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Since 1732, the Redemptorists — a congregation of missionary priests and brothers — have followed in Jesus’ footsteps, preaching the Word and serving the poor and most abandoned.
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Monthly Archives: July 2009

Redemptorist Father Jerome Holland, a native of South Bronx, died Sunday, July 26, at the St. John Neumann Residence in Stella Maris, Timonium, MD. He was 80 years old and had been receiving nursing care over the past few years.

A Wake Service will be held at Stella Maris on Wednesday evening at 7 o’clock and the Funeral Mass will be offered there on Thursday, July 30, at 10 a.m. Burial will be at Mount St. Alphonsus in Esopus, NY, at one p.m. the following day.

The son of Felix and Mary Kenny Holland, Father Holland was born on Nov. 1, 1928. He was educated at Immaculate Conception School and, in the sixth grade, impressed by the hard work and zeal of the Redemptorist priests there, he found his calling to follow in their footsteps.

After completing grammar school, he was accepted as a student in the Redemptorist minor seminary of St. Mary’s in North East, PA. He spent his novitiate in Ilchester, MD, and made his first profession of vows in 1951; his final profession was in 1954. In the meantime, he went on to complete his studies for the priesthood at Mount St. Alphonsus in Esopus. He was ordained on June 17, 1956.

Father Holland’s priestly ministry began in Puerto Rico, where he served in Aquadilla (1958-59), Caguas I (1959-64), Aguas Buenas (1964-67) and Caguas II (1967-74).

Father Thomas Travers, who preceded Father Holland in Caguas and eventually became Vice-Provincial of San Juan, cited as an example of his confrere’s hard work his efforts at the out-mission of Villa Esperanza. "We had just built a church when I was there, but it wasn’t finished," Father Travers said. It was Father Holland who "finished off the sacristy and the meeting room for parish groups; he finished building the bell tower outside and the shrine to St. Jude." Father Travers added: "He was a well-balanced, happy guy, who did a lot of good work and would often be out visiting people in their homes… The people loved him there very much."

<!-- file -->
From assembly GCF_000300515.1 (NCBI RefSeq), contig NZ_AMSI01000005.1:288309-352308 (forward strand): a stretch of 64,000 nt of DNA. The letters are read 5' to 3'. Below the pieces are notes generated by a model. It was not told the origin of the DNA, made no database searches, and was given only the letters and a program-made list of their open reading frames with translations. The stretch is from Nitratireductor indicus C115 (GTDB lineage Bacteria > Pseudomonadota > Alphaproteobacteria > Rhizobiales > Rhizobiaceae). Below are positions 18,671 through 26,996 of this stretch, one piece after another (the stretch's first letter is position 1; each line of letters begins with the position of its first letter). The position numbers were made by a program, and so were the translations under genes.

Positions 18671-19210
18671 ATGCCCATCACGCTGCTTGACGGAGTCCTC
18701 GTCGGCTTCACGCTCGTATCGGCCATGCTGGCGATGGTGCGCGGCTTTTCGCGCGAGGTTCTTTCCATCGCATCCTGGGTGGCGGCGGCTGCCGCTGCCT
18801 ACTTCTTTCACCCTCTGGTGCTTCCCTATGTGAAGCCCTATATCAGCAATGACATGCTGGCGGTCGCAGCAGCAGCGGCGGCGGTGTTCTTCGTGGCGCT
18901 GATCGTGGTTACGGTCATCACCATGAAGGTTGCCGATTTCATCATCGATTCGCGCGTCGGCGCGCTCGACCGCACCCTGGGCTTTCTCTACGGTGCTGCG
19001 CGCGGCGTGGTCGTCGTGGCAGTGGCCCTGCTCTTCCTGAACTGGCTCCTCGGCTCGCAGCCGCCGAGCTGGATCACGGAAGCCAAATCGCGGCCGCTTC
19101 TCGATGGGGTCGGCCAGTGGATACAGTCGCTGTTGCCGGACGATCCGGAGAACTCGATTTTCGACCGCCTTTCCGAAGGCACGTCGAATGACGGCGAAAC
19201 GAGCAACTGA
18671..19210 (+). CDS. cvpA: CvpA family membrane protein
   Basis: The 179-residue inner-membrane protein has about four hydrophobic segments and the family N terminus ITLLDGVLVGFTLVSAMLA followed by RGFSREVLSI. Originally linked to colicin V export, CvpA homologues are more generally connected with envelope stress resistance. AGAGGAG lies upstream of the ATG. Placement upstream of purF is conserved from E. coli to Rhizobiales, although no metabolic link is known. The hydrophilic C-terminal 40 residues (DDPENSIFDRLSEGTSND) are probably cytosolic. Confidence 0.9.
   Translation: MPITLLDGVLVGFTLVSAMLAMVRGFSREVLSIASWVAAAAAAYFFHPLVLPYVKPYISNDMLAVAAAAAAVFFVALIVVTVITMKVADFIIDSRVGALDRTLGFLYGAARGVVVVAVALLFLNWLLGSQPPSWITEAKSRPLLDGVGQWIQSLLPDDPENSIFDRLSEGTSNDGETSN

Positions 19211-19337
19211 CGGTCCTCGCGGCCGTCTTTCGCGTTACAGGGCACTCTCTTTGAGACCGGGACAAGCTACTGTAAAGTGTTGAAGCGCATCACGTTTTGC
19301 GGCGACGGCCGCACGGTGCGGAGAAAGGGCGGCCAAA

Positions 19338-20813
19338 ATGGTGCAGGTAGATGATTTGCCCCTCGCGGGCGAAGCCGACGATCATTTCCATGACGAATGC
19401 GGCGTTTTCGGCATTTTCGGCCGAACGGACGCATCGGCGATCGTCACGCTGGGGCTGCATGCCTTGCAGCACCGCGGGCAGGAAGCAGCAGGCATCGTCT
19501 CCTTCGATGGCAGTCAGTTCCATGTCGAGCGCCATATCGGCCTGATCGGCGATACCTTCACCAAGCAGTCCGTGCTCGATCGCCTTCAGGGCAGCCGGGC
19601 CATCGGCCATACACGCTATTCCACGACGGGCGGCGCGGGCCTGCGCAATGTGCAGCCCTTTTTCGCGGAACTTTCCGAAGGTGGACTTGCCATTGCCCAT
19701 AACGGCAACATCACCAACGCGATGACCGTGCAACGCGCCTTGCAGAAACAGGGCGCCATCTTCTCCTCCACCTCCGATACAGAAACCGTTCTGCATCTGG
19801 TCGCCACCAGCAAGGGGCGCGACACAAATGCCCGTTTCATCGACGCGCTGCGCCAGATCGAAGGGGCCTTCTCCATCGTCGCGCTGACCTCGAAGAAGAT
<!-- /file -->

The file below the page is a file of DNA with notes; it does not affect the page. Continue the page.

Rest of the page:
In 1974, Father Holland returned to New York, being stationed at Most Holy Redeemer Church in the East Village. Three years later, he was transferred to Immaculate Conception Church in the Bronx, where his facility with the Spanish language and his appreciation for Hispanic cultures were much welcomed in the largely Spanish-speaking neighborhood. After two three-year terms there, he was sent to Our Lady of Lourdes Church in Seaford, DE, a parish the Redemptorists had taken on both for the sake of the full-time residents and for the migrant field workers.

Father Holland’s next assignment was back at Most Holy Redeemer Church in New York. Father Joseph Tizio, who was rector there, recalled that Father Holland "had a great sense of humor and was wonderful with the people, both Spanish- and English-speaking. He kept to a diabetic diet better than anybody I know. The only time he broke it was when there was pot roast, his favorite meal; otherwise he never went off that diet! He carried that discipline in other areas of his life, in work and prayer."

Another confrere who was with him at Most Holy Redeemer noted that Father Holland was "a great fan — as in fanatic — of sports. "He favored the Giants baseball team, which used to play at the Polo Grounds, and the Giants football team; he rooted for the Knicks in basketball and the New York Rangers in hockey."